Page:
While the U.S. Celebrates the End of Slavery on Juneteenth, Incarcerated Artists Depict the Harsh Reality That Forced Labor Persists in Prison
The Thirteenth Amendment includes an exception that allows for slavery as punishment for a crime. Artists and organizations are working to end that.
In his triptych, Ellapsium: master & Helm (2016), Jared Owens, a formerly incarcerated artist based in New York, superimposes the 1788 diagram of the Brookes slave ship — what art historian Cheryl Finley calls “the slave ship icon” — over the blueprint of Fairton Federal Correctional Institution in New Jersey, where he served time. In this blended image, the slave ship’s hold merges with prison cells, juxtaposing and visually linking the blueprints of the transatlantic slave trade with the architecture of contemporary prisons.
While the image of the slave ship invokes hundreds of years of history, by bringing it into our present, Owens reminds us that slavery did not end with the Thirteenth Amendment — it exists today in prisons where hundreds of thousands of people are forced to work for little or no pay under threat of punishment.
As an academic and a curator, I have spent decades exploring the visual culture of prisons and mass incarceration through the work of currently and formerly incarcerated artists. To the researcher, archivist, or casual observer, the extent to which slavery permeates prison art is striking. Prison art debunks the myth that slavery was abolished and makes the reality abundantly clear: slavery persists in the U.S. through the forced captivity and labor of incarcerated people.
On Juneteenth, we commemorate the end of slavery in the U.S. Not the actual date the Emancipation Proclamation was issued, on January 1, 1863, but two and a half years later, when federal troops arrived in Galveston, Texas to enforce it on June 19, 1865.
The holiday is therefore a fitting reminder of our country’s contradictions. But those contradictions continue today because the Thirteenth Amendment, which most believe abolished slavery, includes an exception that allows for slavery as punishment for a crime.
That’s the political backdrop for the role that slavery plays today in prison art — it’s the reality of the incarcerated artist. The forced labor extracted from incarcerated bodies should cause alarm, but instead most of American society seems not to care that slavery is embedded into the criminal legal system.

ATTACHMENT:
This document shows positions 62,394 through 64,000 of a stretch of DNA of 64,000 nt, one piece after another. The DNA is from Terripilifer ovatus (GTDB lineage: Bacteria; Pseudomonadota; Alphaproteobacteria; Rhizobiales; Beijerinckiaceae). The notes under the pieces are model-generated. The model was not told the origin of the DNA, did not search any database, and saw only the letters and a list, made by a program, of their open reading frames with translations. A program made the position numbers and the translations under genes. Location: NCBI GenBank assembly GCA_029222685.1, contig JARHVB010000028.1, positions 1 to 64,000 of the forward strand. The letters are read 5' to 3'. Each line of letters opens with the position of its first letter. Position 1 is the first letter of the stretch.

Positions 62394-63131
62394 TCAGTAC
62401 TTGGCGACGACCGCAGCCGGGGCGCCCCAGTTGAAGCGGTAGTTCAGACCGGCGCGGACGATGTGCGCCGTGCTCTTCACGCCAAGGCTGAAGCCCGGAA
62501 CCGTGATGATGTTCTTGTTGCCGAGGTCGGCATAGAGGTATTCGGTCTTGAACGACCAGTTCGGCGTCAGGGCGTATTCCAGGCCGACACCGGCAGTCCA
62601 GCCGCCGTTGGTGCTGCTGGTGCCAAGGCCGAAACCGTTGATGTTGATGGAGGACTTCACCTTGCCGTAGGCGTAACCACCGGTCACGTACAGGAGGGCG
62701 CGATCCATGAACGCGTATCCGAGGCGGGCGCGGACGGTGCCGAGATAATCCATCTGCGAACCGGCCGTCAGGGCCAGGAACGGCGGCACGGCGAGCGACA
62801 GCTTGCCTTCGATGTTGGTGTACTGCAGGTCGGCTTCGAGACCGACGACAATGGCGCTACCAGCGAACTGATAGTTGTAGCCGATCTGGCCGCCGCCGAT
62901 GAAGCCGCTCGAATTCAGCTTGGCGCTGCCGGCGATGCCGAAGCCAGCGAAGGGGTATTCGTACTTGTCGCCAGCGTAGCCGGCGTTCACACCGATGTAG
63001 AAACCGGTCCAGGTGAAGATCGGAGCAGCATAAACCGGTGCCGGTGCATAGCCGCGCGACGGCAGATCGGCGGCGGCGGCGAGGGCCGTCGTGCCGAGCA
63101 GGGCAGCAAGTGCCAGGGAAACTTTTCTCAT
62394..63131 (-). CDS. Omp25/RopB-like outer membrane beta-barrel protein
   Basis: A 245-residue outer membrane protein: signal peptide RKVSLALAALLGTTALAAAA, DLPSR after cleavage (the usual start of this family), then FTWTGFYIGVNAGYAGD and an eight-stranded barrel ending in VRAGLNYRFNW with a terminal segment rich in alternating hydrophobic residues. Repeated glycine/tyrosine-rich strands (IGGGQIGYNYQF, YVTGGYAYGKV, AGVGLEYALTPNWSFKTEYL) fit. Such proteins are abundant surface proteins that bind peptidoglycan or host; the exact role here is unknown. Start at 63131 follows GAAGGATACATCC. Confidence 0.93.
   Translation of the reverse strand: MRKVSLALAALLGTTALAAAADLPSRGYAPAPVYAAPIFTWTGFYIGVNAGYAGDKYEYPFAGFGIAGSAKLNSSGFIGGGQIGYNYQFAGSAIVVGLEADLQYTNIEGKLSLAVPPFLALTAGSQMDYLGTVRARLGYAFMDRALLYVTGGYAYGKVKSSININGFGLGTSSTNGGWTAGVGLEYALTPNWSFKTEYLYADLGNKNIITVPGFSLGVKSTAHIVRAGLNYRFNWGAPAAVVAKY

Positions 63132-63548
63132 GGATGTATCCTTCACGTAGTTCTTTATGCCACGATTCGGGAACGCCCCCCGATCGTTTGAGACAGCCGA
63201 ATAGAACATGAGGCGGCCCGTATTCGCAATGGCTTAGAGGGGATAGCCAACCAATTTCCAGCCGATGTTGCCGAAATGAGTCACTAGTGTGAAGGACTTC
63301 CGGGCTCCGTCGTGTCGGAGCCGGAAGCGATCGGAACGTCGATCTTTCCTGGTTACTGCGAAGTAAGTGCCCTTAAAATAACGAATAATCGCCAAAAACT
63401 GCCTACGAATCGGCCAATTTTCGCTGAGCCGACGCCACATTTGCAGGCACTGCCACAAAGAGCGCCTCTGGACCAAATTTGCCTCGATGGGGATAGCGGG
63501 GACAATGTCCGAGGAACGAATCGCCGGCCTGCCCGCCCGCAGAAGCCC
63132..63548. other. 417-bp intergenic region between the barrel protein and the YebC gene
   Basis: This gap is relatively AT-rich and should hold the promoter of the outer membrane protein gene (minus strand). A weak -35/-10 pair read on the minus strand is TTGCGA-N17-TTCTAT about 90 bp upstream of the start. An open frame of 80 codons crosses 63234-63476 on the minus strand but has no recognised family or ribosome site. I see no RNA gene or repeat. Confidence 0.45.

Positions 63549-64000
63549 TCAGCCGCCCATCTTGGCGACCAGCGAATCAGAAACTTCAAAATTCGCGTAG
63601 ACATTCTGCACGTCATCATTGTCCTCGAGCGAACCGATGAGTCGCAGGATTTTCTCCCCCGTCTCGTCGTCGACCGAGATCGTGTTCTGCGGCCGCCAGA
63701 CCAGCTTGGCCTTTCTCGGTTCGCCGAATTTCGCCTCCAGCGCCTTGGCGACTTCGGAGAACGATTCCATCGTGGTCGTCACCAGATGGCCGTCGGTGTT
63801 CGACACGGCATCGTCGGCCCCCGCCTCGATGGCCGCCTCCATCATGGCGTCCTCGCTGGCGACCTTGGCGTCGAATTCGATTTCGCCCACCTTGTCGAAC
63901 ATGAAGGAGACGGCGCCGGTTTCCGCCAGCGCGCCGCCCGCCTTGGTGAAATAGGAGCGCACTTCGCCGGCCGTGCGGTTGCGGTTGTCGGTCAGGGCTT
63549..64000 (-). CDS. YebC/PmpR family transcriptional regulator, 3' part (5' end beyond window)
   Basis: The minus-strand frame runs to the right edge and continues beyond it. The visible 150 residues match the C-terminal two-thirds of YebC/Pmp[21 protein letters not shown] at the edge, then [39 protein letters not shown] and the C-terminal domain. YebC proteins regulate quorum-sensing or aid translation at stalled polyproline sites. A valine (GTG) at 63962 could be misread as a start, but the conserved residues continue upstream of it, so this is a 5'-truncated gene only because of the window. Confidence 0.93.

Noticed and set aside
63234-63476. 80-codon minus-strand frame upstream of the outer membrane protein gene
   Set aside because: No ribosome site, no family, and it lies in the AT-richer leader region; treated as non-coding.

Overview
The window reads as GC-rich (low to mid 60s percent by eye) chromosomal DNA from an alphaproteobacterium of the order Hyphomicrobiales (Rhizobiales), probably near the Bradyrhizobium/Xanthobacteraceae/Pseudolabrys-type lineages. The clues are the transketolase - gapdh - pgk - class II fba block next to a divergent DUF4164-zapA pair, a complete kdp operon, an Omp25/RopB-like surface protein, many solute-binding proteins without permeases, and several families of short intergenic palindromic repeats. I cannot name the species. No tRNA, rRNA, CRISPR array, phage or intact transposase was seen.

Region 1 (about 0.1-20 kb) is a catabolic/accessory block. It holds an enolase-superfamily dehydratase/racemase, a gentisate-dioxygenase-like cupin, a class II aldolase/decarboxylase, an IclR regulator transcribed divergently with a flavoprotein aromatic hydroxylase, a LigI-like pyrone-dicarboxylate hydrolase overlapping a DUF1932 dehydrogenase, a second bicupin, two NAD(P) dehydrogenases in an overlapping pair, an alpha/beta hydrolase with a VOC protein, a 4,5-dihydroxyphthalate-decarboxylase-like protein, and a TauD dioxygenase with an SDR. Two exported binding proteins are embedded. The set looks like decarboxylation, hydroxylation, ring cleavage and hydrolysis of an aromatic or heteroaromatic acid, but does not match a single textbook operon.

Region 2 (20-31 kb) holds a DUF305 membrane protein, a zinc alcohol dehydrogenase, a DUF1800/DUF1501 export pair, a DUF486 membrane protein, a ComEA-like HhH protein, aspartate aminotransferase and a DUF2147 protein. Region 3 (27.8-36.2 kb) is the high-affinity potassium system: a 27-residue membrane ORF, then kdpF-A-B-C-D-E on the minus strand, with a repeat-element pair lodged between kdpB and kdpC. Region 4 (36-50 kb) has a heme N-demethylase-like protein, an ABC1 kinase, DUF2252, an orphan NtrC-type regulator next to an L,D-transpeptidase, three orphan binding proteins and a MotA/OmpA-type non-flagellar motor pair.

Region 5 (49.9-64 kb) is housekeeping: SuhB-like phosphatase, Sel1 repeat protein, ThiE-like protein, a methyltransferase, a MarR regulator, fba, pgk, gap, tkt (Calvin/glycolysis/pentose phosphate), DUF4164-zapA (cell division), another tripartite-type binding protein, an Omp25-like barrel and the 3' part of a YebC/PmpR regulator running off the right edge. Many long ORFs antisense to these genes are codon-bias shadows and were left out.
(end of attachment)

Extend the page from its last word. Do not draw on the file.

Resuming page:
The normalization of forced labor practices in prison, and the various entities that profit from incarceration, are scrutinized in James “Yaya” Hough’s watercolor paintings, How Big House Products Make Boxer Shorts (2018) and I am the Economy (2018). The works were winning entries in an art competition for incarcerated artists hosted by the New York-based non-profit Worth Rises.
In both paintings, Hough shows the image of an unclothed Black man being fed into a machine by a white correctional officer in uniform. In How Big House Products Make Boxer Shorts, the man-fed machine produces underwear with an affixed label that reads: “Big House Products. Made by Inmates.” Despite being manufactured by people earning pennies an hour, the garments are then sold back to the incarcerated population at exploitative prices. In I am the Economy, the machine simply produces dollar bills, a more general criticism of the brutally extractive prison industry.
While Owens’ Ellapsium captures the architectural continuity of slavery—the warehousing of Black bodies—Hough’s paintings offer a shocking and minimalist depiction of modern day slavery. Prison art forces us to confront the persistence of enslavement enshrined in the Thirteenth Amendment, not merely as an abstract legal concept, but as a reality today.
This Juneteenth, formerly incarcerated artists are working with organizations like the Philadelphia Mural Arts Project to help end the exception in the Thirteenth Amendment. They’re using art to organize around the Abolition Amendment, a federal bill that would truly abolish slavery for all. It’s time we address the reality conveyed in prison art: slavery is still very real.
Nicole Fleetwood is an author, curator, and professor at New York University.
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